Sisyphus (Σίσυφος) was clearly the theme of the dream that woke me this morning.

This mythological Greek King was – for complex reasons you can discover yourself by plunging into Greek mythology – condemned by the Gods to perpetually roll a huge rock up-hill, only to have it roll down again just before he reached the top. A never-ending task…..something we have all experienced, in reality or in our dreams….. or in my case, both.
The dream itself had little to do with rocks, but everything to do with a task that could never be completed – something I identify with in relation to the endless revisions of books, in order to keep them current and of value to those who invest in them for reliable up-to-date information. This background to my life clearly influences my dreamworld, as the theme of dream after dream seems to be an inability to complete some task or other, and to never quite arrive on time for a ‘very important meeting’.
Last nights’ beauty (memo to my unconscious: ‘thanks! – I get the message!’) managed to combine both elements – for I was late for a meeting of some sort, and was trying to climb a ladder that led to wherever this meeting was to occur, however the ladder (rope) was constantly descending as I scrambled upwards, rung after rung, to the bemusement of people who were heading down at the same time, to my increasing dismay and frustration.
I have a feeling that I woke just as I actually reached the top…… but heck, who cares, by that time I was exhausted!
And of course, I had over-slept, it was already 6am, by which time I have usually completed at least an hours work trying to get that rock up the hill. And since it’s just 24 hours before I am leaving Corfu for London, I decided to abandon the rock-rolling tasks for today, and to settle down to the relaxation that writing this blog offers – since it allows me to freely express whatever surfaces that might be of possible interest to others, or to myself.

Today’s blog posting was destined to focus on Krishnamurti (see last posting), however that will wait, as I really don’t want to go there today and I feel that after my climbing of the rope ladder, I’ve earned the right to do what I want today – apart from packing that is.
Reading my morning emails (and my dream) may have triggered this posting, as one of them, from a Portuguese osteopathic colleague sent me on one of those synchronistic surfing journeys that can yield up wonderful links and discoveries.
As Wikipedia (sorry, but I have been seduced by its’ easy access to what increasingly seem sound pages of information) says: ‘Synchronicity is the experience of two or more events which occur in a meaningful manner, but which are causally un-related.’
Well, in this instance the two events are:

  1. an interest I have in the topic of intution for one of my Sisyphean book revisions, and
  2. the mention in the email from Portugal of Professor Antonio Damásio and his work on intuition.

One of the sites I stumbled on when surfing in search of Dr Damasio’s ideas, quoted him as saying:”Intuition is the process of getting to a destination without knowing the route.”….. and …. “Sometimes you did not even know you wanted to get there.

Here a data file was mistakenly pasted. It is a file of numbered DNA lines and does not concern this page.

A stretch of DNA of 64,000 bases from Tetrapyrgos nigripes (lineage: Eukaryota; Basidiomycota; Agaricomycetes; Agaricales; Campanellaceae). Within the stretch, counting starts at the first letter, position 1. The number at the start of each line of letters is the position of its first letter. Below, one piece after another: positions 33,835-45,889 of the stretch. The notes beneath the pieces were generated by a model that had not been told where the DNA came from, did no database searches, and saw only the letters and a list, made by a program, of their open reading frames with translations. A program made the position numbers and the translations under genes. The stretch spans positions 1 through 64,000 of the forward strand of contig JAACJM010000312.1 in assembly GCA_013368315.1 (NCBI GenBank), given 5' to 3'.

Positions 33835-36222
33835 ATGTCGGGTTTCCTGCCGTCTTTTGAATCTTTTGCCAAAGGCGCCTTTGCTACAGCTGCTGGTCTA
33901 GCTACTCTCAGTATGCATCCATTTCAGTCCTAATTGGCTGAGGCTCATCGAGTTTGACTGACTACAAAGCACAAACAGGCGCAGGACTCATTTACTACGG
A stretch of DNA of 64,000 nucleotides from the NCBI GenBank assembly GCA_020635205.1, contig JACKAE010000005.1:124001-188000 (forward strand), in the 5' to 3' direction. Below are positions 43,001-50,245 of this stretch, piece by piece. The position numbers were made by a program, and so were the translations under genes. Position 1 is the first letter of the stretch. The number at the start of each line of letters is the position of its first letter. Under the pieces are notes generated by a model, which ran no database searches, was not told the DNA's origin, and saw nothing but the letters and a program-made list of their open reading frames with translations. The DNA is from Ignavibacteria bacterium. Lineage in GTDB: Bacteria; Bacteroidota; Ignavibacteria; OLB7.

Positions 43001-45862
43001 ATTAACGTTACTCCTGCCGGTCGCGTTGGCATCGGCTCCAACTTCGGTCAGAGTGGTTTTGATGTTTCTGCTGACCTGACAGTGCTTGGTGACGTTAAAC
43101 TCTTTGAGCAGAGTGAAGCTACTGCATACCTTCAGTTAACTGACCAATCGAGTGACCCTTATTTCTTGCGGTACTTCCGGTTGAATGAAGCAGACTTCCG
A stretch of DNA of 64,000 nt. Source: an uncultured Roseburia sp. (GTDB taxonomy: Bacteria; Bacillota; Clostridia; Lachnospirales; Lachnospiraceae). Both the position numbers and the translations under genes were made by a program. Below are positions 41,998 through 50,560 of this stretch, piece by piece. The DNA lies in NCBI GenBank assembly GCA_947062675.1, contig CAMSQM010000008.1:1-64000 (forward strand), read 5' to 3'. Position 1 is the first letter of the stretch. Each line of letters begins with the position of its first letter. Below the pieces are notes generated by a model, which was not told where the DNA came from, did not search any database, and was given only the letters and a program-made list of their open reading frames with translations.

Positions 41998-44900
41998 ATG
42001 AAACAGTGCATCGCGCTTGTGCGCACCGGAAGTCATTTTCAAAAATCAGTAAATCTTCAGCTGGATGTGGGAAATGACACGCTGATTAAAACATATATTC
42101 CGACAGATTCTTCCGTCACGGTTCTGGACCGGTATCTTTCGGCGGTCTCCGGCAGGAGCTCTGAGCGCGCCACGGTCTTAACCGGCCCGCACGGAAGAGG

I like these encapsulated thoughts on what is a particularly fluffy concept, in much need of being explained – at least in my mind.

Synchronicity of course is another concept that defies easy dissection.
Jung discussed this in his slim volume Synchronicity: An Acausal Connecting Principle. (1973 2nd ed. Princeton, N.J.: Princeton University Press), and over his lifetime defined synchronicity in various ways: “temporally coincident occurrences of acausal events”, as well as “meaningful coincidence” and “acausal parallelism”.
And it seems that intuition, at least in Dr.Damasio’s analysis, involves the synchronous occurance within the individual of ;

  • Something we see or hear, that can be described as an ’emotionally competent stimulus’ that has not yet reached consciousness
  • This subliminal stimulus apparently provokes an array of structures in the brain (mostly the limbic system) that trigger a complex somatic response to these sensory inputs.
  • Catherine Wallace describes what happens next (according to Damasio):”These somatic responses are emotions, properly so called: the body’s response to external stimuli that are significant in some way for pain or for pleasure, for joy or for sorrow. Emotions range from spikes in blood pressure to grimaces or gasps to the stunningly complex motor responses necessary to swerve in an instant at highway speeds and in the snow. Sweaty hands, pounding hearts, the cold churning gut: these too are emotions. Feelings, properly so called, are distinct from emotions as strictly defined. Feelings well up within consciousness …. as yet other structures in the brain catch up with what’s going on both in the world and in the bodily response to it.
  • What we call critical thinking comes in even later than feelings. In fact, critical intelligence and problem-solving are stunningly dependent for their accuracy upon these primary neurological systems of somatic emotion and mental feelings. Life’s ongoing flow of visceral responses and many-threaded feelings builds and later provides access to an otherwise minimally accessible archive of observations, experiences, and prior judgments.”

Damasio explains, feelings kick in to “help us solve nonstandard problems involving creativity, judgment, and decision-making that require the display and manipulation of vast amounts of knowledge. . . . the state of feeling prompts the brain to process emotional-related objects and situations saliently”
…. which suggests (if we accept this brain-centered/data-bank of memories model), that what we ordinarily call “intuition” is a complex, somatic, subliminal repository of prior experience … a sixth sense.

Or is it something else altogether?
More surfing is required, more reading and, intuitively speaking, more synchronicity.